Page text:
Air New Zealand has converted options for two Boeing 787-9 aircraft, despite still being "hindered by the delay of the 787".
Speaking as he unveiled the airline's half-year accounts for the six months ending 31 December 2011, chief executive Rob Fyfe said Air New Zealand has converted two 787-9 options, bringing its orders for the type to 10.
The carrier has agreed on new contractual terms and a modified delivery schedule with Boeing and its first 787-9 is scheduled to arrive in the second quarter of 2014.
Fyfe said although the airline is benefiting from more efficient aircraft such as the Boeing 777-300ER, it is "still hindered by the delay of the 787".
He added: "Despite the extremely frustrating and costly delays, we strongly believe the 787-9 is the right aircraft for Air New Zealand and worth the wait."
Interim net profit for the half-year fell by 61% to NZ$38 million ($31.8 million), down from NZ$98 million in the corresponding period a year ago.
Normalised earnings before tax were at NZ$33 million, down by 71% against the same period a year ago, the carrier said. Under New Zealand reporting rules, normalised earnings exclude net gains or losses on derivatives.
Air New Zealand carried 0.6% fewer passengers in the half-year, compared with the corresponding period in 2010. RPKs declined by 2.6% and ASKs declined by 1.0%. Passenger load factor declined by 1.4 percentage points to 82.8%.
"Acknowledging this disappointing result, we have already commenced a series of initiatives to improve the airline's profitability by more than $195 million per annum by [Fiscal Year 20]15 through a combination of cost reduction, improved efficiencies and revenue growth," said Fyfe.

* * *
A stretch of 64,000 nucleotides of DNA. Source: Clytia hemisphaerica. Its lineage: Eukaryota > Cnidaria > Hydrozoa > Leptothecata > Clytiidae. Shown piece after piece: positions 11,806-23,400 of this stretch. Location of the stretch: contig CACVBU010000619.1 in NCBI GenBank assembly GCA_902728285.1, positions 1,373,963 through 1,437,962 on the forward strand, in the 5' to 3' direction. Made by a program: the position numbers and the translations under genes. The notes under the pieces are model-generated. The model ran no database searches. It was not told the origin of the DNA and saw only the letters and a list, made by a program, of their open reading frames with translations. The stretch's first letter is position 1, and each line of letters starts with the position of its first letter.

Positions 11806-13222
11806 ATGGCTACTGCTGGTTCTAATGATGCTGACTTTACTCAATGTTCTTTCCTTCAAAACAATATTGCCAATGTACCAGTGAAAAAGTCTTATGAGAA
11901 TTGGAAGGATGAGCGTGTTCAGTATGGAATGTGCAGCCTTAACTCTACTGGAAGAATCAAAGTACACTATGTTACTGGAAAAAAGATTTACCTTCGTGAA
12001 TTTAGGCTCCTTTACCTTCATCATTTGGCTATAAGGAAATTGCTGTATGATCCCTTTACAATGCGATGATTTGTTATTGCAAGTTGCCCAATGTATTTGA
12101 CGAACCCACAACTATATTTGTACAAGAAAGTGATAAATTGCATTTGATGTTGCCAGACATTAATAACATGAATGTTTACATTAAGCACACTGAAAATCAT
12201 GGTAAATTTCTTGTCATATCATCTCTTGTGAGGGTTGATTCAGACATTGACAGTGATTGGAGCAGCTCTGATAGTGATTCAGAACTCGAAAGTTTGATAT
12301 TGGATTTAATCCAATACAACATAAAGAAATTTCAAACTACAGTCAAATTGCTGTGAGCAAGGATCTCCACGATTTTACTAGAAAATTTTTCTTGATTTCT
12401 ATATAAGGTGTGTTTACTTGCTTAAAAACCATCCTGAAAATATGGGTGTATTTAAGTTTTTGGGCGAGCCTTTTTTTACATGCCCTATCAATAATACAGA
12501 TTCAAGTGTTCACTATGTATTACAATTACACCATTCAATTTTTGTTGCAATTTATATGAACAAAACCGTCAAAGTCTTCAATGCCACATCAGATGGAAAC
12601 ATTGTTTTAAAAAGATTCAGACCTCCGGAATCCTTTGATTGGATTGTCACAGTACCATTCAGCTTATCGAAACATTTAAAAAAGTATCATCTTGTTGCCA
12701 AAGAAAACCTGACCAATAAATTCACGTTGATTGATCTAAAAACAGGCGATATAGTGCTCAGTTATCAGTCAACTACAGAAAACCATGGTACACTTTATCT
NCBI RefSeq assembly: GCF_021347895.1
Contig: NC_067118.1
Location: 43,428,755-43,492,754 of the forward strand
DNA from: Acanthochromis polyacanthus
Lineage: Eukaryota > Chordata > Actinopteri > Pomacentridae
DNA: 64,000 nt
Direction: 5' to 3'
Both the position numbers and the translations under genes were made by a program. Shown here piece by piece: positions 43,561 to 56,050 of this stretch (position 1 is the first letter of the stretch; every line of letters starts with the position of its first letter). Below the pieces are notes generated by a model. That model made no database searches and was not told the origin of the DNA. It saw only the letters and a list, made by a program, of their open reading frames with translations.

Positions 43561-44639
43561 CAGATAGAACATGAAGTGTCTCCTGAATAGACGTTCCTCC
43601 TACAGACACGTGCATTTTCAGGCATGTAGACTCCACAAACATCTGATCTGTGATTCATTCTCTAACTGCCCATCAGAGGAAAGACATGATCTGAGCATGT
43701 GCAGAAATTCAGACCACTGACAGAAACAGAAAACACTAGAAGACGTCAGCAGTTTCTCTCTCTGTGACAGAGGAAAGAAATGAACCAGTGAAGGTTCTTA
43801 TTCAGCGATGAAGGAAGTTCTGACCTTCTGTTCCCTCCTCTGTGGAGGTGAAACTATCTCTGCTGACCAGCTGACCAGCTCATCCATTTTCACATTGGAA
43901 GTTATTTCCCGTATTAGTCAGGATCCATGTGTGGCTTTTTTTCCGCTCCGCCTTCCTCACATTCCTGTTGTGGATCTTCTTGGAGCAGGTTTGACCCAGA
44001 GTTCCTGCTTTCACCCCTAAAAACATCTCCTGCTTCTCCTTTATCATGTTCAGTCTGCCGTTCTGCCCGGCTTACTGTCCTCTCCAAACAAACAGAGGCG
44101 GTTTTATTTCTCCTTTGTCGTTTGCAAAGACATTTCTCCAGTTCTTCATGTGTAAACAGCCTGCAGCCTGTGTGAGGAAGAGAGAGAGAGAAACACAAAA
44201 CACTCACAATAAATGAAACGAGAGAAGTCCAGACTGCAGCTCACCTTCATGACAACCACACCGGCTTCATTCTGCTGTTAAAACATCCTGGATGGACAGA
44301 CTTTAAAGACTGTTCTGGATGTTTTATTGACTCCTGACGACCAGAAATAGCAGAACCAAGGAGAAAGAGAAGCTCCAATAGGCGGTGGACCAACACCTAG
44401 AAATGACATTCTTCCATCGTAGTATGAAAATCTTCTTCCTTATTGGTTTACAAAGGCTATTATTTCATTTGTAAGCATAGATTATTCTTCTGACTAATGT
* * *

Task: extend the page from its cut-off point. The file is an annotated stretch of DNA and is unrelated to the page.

"The price of jet fuel has doubled over the last three years, but a weak global economy is hindering our ability to pass on these higher fuel costs to passengers," added Fyfe. "Therefore, we have been moving quickly to adapt, to gain greater efficiencies and to develop into a stronger, more profitable business."
Other factors the carrier gave for the weak result were the continued weakness in the travel markets of Europe and Japan. It also expressed concerns about overcapacity in the industry.
The carrier will cut 441 jobs by the end of its current fiscal year, said Fyfe, adding that 266 involve the non-replacement of roles and the non-renewal of contracts, of which 193 have already been achieved. The carrier will begin consultations with the affected staff on the remaining 175 roles to be cut.